I think the original idea was to write out a list of things for which I was grateful about my life, but I wanted the cheshbon hanefesh aspect too, so I tore out a piece of notebook paper and scrawled a line down the middle.
In the left-hand column, I wrote:
Things for which I'm grateful/Things I like about my life.
(Because I couldn't make up my mind about exactly what that column should represent.)
In the right-hand column, I wrote:
Things I dislike about myself & my life/Things I wish I could change
(Again, I couldn't quite make up my mind, so I just wrote out a category that would cover everything I meant.)
And then I started filling out each category, sometimes bouncing back and forth between the two columns.
It was similar to a freewrite, in which you just dump out whatever comes to mind.
And it was all very messy, from the haphazard line down the middle to all the scribbling, including the scribbled "Oops, I forgotten to mention THIS!" notations.
Sometimes, a self-accounting isn't so nice 'n' tidy.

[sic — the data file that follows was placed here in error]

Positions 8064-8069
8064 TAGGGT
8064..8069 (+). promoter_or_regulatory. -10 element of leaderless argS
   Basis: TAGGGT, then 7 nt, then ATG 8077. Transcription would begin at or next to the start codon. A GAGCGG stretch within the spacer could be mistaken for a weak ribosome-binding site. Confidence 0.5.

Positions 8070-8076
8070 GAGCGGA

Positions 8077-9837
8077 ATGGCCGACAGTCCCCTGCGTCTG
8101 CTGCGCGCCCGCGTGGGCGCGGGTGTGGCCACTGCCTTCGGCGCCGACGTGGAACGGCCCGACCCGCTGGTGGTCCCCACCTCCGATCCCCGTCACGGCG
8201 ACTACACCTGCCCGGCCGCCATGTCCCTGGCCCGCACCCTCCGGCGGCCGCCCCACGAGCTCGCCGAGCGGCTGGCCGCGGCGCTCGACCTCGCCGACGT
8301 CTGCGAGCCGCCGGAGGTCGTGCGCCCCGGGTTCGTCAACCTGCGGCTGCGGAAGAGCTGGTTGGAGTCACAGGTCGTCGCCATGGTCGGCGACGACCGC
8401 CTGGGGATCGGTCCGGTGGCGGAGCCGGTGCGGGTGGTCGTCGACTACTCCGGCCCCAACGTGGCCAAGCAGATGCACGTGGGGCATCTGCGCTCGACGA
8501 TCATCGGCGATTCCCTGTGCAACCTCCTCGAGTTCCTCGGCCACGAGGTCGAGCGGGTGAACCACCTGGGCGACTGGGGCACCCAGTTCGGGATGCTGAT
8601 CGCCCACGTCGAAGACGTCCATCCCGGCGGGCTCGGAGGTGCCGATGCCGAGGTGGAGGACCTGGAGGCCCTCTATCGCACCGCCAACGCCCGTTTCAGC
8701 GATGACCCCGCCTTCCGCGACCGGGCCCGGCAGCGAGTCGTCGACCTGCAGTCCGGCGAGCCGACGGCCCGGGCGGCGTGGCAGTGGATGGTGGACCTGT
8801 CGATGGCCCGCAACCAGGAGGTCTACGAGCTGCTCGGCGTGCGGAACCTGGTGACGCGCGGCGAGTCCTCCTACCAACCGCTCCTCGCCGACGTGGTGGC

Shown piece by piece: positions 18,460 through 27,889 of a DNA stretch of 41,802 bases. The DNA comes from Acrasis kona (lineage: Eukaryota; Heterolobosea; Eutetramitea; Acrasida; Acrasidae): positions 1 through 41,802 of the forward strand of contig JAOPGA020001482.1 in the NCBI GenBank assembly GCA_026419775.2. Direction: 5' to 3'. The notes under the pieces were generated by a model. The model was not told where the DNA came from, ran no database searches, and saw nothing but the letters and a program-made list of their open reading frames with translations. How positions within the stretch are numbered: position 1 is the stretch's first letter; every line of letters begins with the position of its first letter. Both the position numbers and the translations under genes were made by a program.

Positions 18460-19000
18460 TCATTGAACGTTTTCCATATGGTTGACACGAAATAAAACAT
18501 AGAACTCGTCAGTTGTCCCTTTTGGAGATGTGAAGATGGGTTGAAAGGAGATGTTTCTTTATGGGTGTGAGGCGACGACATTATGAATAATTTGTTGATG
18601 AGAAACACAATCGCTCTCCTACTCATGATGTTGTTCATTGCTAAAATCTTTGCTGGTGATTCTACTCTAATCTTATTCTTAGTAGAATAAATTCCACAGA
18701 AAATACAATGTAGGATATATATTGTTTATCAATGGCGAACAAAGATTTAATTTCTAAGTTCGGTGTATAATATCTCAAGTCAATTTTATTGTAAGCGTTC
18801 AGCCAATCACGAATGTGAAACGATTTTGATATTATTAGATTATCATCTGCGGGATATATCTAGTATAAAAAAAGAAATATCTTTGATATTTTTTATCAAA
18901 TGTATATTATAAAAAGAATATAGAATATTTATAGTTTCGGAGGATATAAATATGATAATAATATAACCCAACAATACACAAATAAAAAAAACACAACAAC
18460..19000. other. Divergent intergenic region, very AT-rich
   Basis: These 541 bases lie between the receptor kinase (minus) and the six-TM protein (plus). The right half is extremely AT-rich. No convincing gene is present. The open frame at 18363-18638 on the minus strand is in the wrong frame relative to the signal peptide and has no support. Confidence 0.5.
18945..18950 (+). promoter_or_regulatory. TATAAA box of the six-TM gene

Anyway...to my surprise, I discovered that some things appeared in BOTH columns.
Actually, that shouldn't have been so surprising.
The Love/Hate Dynamic & You
Well, let's say you like heroin. So you might hate the fact that you ever discovered heroin or that you're addicted to it -- but if you're being honest, you've also felt pretty good on it at times. So if you've enjoyed yourself, then why not go ahead and express gratitude for the pleasurable experience, forbidden and illegal though it may be?
Sure, God certainly does not approve of your heroin indulgence, but you thank Him anyway because everything really does come from Hashem (both the good and the bad) and gratitude is always a good thing when it comes to you & Hashem.
So why not just say it like it is?
The same thing can apply to a serious gaming addiction or the food addiction behind one's obesity. You kind of hate yourself for wasting time or for being so darn fat, but at the same time, you admit that you do enjoy hunting down imaginary thugs in an underground tunnel while dressed as a hotshot noir detective or that you do enjoy the unlimited availability of buttery croissants from your nearby bakery.
You may hate yourself for the pettiness of all-consuming envy and you may hope that people continue to believe that your finely aimed verbal barbs are simply a result of a misunderstanding or you feeling victimized. Yet at the same time, you admit that you enjoy the feeling of self-pity or forbidden smugness at another's misfortune that accompanies the envy. And you admit that you experience sadistic pleasure as yet another well-aimed barb hits its target.